"We have peaceful wonderful neighbors in Canada and Mexico".  Does he refer to all the beheadings in Veracruz?  Or the MS13 gang killings in New York City and Washington DC?  How about the  "We have all the food, water, and energy we will ever need".  No.  As American workers' wages are taken to fund Obamacare, we / they are going homeless in increasing rates.  The spike in suicides is not for nothing.
"We have the best universities on the planet".  Again, no.  I watched the decline of the University system in the 1990s.  The universities have lost their mandate, and instead more and more function as playgrounds.  Hand in hand with that, university degrees don't pay off.  I got a dual Aerospace and Ocean engineering degree; I now use what I learned in civil, in bridge building.
However, I married late (25 years old), and had children later (first one at 28, second at 35), and my oldest is now 18.  I don't have enough money to send him to college; I have $8k malinvested in palladium (it wouldn't be, if it weren't for central bank meddling to the benefit of these megabanks); I own my own trailer home, but rent the lot.  When I signed on, rent was $175; but then it went up 15% seven years running. 
I have a 1/16 acre garden which I am training my son to work, because I am not going to waste the money on a university degree, when degrees don't pay, because the wealthy don't pay, and the government loots the workers.
So if the university is a waste then I have to disagree with his statement that we have the best in the world. 

"We have the rule of law, which is exceptional"  HAAAH!   I have to crow at that one.  You'll probably know about all the exceptions made for Hillary clinton.  All the exceptions made for the bankers (who should be in prison).  But that's been happening since the 1990s, too.  In my hometown of HArrisonburg, the head of the better business bureau, a business professor at James Madison University, had been using his grad students, as well as women from a battered women's shelter for prostitutes.  The husband of one of the girls killed him.  In his defense, he called what was probably one of her clients to the witness stand… the president of JMU.  He said, "I'm a public figure, so I don't have to testify."  The judge, a local who may have also been compromised, agreed… without ANY basis in law.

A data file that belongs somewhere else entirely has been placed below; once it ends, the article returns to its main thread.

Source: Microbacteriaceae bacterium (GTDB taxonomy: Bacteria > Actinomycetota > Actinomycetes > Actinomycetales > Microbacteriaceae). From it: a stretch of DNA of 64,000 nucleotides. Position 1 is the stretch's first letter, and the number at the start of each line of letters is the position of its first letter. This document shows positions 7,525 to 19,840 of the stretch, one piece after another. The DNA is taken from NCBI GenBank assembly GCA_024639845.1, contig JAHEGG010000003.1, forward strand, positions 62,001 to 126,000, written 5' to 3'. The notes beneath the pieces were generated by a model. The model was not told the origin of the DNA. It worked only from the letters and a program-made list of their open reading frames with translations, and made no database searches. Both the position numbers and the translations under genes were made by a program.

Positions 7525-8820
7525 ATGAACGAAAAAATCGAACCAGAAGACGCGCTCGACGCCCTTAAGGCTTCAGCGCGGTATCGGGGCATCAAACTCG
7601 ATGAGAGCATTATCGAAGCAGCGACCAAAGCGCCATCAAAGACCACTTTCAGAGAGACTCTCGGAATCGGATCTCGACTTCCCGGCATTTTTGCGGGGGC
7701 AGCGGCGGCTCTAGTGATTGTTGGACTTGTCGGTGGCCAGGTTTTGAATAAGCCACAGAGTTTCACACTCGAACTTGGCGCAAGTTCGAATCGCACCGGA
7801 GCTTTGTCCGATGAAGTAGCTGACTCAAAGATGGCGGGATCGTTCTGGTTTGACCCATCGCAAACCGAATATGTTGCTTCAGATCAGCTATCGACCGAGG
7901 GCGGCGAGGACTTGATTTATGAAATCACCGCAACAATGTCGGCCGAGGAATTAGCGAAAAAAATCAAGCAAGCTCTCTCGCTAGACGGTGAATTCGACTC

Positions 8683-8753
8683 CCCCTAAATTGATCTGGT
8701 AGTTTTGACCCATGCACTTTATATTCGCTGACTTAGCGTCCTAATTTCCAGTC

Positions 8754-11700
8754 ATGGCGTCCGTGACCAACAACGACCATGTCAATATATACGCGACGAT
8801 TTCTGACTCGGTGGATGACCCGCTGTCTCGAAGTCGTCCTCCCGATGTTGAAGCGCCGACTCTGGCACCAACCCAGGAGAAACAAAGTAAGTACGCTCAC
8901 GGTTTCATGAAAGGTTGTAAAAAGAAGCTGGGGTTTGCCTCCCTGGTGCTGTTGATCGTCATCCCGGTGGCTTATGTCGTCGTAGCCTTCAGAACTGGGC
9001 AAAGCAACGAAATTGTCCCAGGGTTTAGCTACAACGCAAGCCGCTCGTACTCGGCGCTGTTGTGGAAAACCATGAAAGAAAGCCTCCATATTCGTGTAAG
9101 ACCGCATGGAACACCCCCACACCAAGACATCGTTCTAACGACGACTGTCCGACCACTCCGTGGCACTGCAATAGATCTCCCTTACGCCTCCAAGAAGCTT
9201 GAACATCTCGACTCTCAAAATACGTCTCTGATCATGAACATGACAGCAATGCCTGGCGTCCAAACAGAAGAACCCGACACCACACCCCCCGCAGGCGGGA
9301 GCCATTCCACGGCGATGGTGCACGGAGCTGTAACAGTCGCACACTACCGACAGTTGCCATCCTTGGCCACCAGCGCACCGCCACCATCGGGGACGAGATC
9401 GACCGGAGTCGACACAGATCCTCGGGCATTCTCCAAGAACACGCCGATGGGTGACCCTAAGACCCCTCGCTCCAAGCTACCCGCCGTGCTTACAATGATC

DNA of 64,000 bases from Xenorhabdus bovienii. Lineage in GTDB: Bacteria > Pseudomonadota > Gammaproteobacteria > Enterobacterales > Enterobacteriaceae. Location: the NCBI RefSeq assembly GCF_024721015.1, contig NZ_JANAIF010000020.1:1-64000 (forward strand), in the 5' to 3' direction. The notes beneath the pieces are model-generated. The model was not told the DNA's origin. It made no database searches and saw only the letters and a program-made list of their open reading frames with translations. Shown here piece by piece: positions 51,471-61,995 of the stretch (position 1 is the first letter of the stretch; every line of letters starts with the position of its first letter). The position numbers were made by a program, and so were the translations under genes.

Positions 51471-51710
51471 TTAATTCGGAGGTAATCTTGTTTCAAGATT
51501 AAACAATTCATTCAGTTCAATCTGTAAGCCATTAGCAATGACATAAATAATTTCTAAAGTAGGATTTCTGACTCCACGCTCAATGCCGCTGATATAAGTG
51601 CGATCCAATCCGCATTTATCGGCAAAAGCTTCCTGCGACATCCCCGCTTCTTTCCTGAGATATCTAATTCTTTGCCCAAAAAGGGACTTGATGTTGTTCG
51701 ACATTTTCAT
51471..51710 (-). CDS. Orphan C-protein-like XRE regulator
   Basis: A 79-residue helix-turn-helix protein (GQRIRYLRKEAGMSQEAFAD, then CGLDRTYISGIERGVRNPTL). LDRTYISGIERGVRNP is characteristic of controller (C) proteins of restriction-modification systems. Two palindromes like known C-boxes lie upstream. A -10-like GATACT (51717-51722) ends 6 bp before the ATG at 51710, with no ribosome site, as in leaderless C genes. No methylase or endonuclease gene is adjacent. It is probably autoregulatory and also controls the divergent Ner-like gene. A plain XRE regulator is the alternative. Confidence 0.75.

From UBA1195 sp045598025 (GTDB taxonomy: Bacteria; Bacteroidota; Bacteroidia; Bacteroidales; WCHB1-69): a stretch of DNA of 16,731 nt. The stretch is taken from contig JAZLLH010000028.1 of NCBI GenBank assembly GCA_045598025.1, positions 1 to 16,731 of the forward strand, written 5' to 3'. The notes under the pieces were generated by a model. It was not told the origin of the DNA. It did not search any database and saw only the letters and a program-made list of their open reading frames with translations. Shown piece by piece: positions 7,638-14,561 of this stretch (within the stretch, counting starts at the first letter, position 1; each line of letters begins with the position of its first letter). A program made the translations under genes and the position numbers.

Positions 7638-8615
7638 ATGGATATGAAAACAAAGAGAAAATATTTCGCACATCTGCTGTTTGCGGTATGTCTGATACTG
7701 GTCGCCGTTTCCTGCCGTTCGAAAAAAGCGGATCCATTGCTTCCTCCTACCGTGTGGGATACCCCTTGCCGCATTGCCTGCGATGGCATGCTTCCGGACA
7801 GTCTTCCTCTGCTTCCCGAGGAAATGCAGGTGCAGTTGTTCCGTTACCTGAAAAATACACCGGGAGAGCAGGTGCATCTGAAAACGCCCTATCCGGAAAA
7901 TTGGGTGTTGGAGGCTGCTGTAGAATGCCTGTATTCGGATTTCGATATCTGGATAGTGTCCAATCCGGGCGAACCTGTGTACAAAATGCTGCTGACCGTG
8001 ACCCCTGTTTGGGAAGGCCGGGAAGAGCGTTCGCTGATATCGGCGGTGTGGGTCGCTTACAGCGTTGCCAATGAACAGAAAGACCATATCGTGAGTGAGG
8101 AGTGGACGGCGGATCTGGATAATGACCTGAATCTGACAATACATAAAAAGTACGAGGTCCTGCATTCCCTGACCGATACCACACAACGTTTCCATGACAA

"We have a magnificent work ethic…"  we have two kinds of slavery:  wage slavery (I'm one) and welfare slavery, and the purpose is to destroy the wealth of the poor, so they cannot challenge the dominance of the powerful.  That is what he is referring to as work ethic:  the slavery of the working poor.  Do you want to bet whether he himself has a work ethic?

I have been to Europe.  I lived in Lithuania, and THEY HAVE IT BETTER. At least, they did in 2000, before the US and germany began their looting… Their universities are better; their work ethic is better; they don't have the welfare slavery.  They do have some of the wage slavery.  They own their own homes for the most part; they work their own gardens. 

I've only gotten through 15 minutes of the 45.  Do I need to go on?  For the 1%, things are okay.  For the top 0.1% who receive all the loot, things have, as he says, never been better.  99 out of 100 will say that they guy is blathering nonsense, and the host isn't going to have the sense to recognize that fact.

Could interest you, in turn, in watching a 5-minute video involving a talk show with as much sense?

E -
I had to record the initial audio for this under less-than-ideal circumstances. We were able to re-record it this morning and have replaced the former audio track with the new. I'll think you'll find it much improved.

Deleted.  I have nothing good whatever to say about him or his kind.

'Move towards' vs 'move away from' is probably the meta program polarity that affects our lives the most.
What we spend our time and energy focusing on is the key to success or failure. Focus on what you want and you're more likely to get it - your brain starts working out the practicalities - how could I feed my hens without commercial grain… how can I make cheese from my house cow if commercial starters and rennet is not available? These are not insolvable problems but they do take focus.

Losses might hurt more than gains help, but the real potential is one step beyond simply moving away from pain. Focus on what you want - then take action.